• adenocarcinoma;
  • neoplastic meningitis;
  • leptomeningeal carcinomatosis;
  • gastrointestinal carcinoma



Neoplastic meningitis (NM) occurs in 5–10% of patients with malignant disease. Little is known about the outcomes of patients with gastrointestinal (GI) malignancies who develop NM. For this report, the authors characterized the clinical course and attempted to identify prognostic factors in patients with NM due to primary malignancies of the GI tract.


In this retrospective study, 21 patients with GI primary tumors and NM were identified: Their medical records and imaging studies were reviewed.


The patient population was composed of patients with gastric adenocarcinoma (n = 8 patients), esophageal adenocarcinoma (n = 7 patients), colon and/or rectal adenocarcinoma (n = 5 patients), and pancreatic adenocarcinoma (n = 1 patient). The median overall survival after the initial diagnosis of adenocarcinoma was 55 weeks (range, 8–884 wks), and the median survival after the diagnosis of NM was 7 weeks (range, 0–64 wks). Four patients died during palliative radiotherapy. No factors identified had an impact on outcome, including symptoms, physical findings at diagnosis, imaging characteristics, or cerebrospinal fluid findings. Univariate analysis showed a trend toward better outcomes for patients who received any kind of treatment directed toward the NM.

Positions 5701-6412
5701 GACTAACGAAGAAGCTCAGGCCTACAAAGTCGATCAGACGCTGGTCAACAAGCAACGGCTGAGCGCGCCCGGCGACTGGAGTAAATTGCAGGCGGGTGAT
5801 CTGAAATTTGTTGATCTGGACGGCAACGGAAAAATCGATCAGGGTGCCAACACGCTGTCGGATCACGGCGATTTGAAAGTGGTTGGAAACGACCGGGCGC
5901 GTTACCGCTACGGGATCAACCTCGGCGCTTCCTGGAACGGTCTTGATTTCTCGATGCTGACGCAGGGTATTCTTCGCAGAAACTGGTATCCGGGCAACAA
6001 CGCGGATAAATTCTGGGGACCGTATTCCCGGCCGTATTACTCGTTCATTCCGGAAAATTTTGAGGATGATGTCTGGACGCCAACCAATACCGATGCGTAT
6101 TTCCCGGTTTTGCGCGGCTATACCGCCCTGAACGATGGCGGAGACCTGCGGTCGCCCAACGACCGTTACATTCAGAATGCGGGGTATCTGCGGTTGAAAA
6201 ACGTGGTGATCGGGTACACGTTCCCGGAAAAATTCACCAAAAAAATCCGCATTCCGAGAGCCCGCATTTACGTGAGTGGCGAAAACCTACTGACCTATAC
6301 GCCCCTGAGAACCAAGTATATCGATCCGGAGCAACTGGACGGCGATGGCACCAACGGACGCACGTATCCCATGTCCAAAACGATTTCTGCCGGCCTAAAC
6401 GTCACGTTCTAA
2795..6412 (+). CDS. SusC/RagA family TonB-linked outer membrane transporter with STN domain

Patients with NM from GI tract adenocarcinomas universally had poor outcomes. Until NM can be diagnosed earlier and/or until more effective therapies are identified, comfort care alone may be a reasonable alternative for some of these unfortunate patients. Cancer 2005. © 2005 American Cancer Society.